Thursday, December 20, 2007

Originalism, Commas, and the Second Amendment

There is a concept in US Constitutional Law called originalism, which says that one should read the US Constitution literally, down to the last comma, to divine and adhere to what the Constitution's authors meant.  This line of thought says that the Constitution is a dead document, incapable of evolving with the times, except by the brute force of a Constitutional Amendment.  I find this concept similar to the one that says one should base morality on a literal reading of a religious text, such as the Bible.  Things have changed a lot in the last few thousand years, so even if you believe the Bible was a perfect source of morality back then, I hope, gentle reader, you agree that some things in it are out of date.

So it was some interest that I read this rather pedantic sounding Opinion piece in the New York Times called Clause and Effect, by Adam Freedman.  His point is that people who have been trying to interpret the Second Amendment to the US Constitution, the one usually called the right to bear arms, may have it all wrong because 
"In the 18th century, punctuation marks were as common as medicinal leeches and just about as scientific...Often, the whole business of punctuation was left to the discretion of scriveners, who liked to show their chops by inserting as many varied marks as possible."

The Amendment is usually written
A well regulated Militia, being necessary to the security of a free State, the right of the people to keep and bear Arms, shall not be infringed.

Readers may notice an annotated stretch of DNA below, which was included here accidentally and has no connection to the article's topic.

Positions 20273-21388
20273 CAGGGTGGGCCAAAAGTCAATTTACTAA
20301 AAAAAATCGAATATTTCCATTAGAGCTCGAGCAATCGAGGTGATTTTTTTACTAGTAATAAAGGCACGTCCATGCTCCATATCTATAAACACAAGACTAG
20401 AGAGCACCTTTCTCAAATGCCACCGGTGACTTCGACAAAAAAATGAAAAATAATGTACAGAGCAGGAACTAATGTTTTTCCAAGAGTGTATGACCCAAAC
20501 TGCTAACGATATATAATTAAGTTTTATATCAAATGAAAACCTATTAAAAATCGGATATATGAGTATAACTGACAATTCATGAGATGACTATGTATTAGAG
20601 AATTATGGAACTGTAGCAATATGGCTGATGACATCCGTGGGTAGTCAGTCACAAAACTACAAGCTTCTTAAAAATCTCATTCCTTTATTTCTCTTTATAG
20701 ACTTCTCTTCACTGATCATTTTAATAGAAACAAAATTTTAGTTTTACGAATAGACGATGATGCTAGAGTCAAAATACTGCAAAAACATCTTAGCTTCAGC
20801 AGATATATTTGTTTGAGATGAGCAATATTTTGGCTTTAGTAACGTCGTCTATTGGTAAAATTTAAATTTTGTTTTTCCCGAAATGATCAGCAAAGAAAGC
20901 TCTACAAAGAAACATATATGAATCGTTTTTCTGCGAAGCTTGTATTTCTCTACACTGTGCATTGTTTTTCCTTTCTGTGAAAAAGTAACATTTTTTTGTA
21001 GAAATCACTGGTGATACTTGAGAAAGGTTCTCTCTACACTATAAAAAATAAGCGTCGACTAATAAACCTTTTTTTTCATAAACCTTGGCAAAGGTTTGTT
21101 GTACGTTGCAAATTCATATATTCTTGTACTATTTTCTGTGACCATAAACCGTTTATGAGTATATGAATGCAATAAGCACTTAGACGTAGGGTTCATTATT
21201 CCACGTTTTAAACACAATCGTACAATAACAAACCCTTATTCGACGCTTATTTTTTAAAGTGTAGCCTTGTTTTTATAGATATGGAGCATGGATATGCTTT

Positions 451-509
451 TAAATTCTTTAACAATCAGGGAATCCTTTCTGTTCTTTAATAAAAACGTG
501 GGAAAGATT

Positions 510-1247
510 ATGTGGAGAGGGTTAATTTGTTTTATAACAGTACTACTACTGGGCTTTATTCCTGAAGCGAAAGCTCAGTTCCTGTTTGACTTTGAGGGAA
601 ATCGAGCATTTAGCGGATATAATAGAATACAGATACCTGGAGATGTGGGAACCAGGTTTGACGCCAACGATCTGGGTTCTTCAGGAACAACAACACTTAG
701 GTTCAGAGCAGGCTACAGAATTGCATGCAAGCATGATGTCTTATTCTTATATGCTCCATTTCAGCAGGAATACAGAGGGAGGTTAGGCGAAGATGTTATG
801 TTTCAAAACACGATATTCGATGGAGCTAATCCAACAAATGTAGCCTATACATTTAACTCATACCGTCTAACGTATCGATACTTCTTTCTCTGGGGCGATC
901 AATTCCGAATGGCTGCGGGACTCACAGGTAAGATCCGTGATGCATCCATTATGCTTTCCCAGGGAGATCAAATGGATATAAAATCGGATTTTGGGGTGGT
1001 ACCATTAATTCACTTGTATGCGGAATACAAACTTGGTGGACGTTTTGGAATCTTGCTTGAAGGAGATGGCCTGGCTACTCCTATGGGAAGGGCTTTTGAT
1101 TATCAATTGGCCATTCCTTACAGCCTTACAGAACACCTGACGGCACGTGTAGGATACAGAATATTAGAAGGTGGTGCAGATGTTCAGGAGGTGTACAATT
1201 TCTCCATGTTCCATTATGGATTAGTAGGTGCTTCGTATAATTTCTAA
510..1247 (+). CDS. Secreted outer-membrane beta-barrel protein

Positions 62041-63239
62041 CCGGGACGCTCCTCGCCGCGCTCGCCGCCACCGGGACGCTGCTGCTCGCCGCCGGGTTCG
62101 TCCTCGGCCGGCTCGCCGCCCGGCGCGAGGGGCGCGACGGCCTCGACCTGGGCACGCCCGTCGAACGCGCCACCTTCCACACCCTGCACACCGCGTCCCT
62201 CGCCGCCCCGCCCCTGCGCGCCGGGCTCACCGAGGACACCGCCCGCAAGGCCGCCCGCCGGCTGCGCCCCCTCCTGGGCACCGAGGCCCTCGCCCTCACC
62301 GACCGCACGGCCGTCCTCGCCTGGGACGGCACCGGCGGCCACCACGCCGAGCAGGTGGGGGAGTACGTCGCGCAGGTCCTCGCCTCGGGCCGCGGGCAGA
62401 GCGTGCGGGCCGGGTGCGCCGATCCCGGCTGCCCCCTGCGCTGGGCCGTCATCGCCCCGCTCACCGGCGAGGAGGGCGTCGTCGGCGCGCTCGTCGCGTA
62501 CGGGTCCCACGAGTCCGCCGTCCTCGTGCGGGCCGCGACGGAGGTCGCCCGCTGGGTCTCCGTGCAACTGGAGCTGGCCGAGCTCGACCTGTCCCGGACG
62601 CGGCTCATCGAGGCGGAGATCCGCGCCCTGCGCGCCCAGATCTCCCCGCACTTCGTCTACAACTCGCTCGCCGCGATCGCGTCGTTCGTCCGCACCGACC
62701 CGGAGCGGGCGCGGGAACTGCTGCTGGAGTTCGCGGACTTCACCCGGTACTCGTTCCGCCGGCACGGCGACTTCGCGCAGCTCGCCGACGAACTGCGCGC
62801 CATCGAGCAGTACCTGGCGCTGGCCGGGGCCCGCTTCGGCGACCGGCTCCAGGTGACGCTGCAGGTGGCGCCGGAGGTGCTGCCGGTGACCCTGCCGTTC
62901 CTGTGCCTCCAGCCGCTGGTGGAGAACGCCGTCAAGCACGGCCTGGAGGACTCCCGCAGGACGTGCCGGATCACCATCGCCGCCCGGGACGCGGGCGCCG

This is very confusing, especially because of the commas.  Does the first part of the sentence modify "the right of the people to keep and bear Arms, shall not be infringed"?  He argues yes, and what they probably meant was  
“Because a well regulated militia is necessary to the security of a free state, the right of the people to keep and bear Arms shall not be infringed.”
He might be right, he might be wrong.  But what we need to do is be guided by the basic principles of the Constitution and apply them to today's world.  Today there are weapons no individual should have, weapons whose possession diminish the security of the state and its citizens.  It seems pretty clear to me that limiting use of such arms is consistent with the spirit of the Second Amendment.  We can debate where to draw that line another time, but let us at least agree that there is a line, and that the right to bear arms is not absolute, independent of what the commas in the statute mean.
And more broadly, let us always use common sense and context when basing a decision on any moral or legal source.


Anonymous said...

Another way of reaching your conclusion: given that nothing human-created is perfect or unchangeable, literal originalism is basically a cargo cult that worships icons of airplanes built from twigs.

However, I am in favor of reading the 2nd Amendemnt to allow, without restriction, anyone to keep an eighteenth-century musket in their home.

eyesopen said...

I agree that nothing that humans create is perfect (in fact I'd argue that perfection itself is impossible), but there are those who will argue, for example, that humans who wrote the Bible were guided by God, and thus exempt from our usual lack of perfection. It would be an understatement to say that I don't find that argument compelling.

But I argue that even if one believes that the writers of the Bible or the writers of the Constitution were deities, one STILL shouldn't practice orginalism because a document 'perfect' for 2000 years ago or 200 years ago will not be 'perfect' today.

Of course everything I say is valid verbatim forever. :)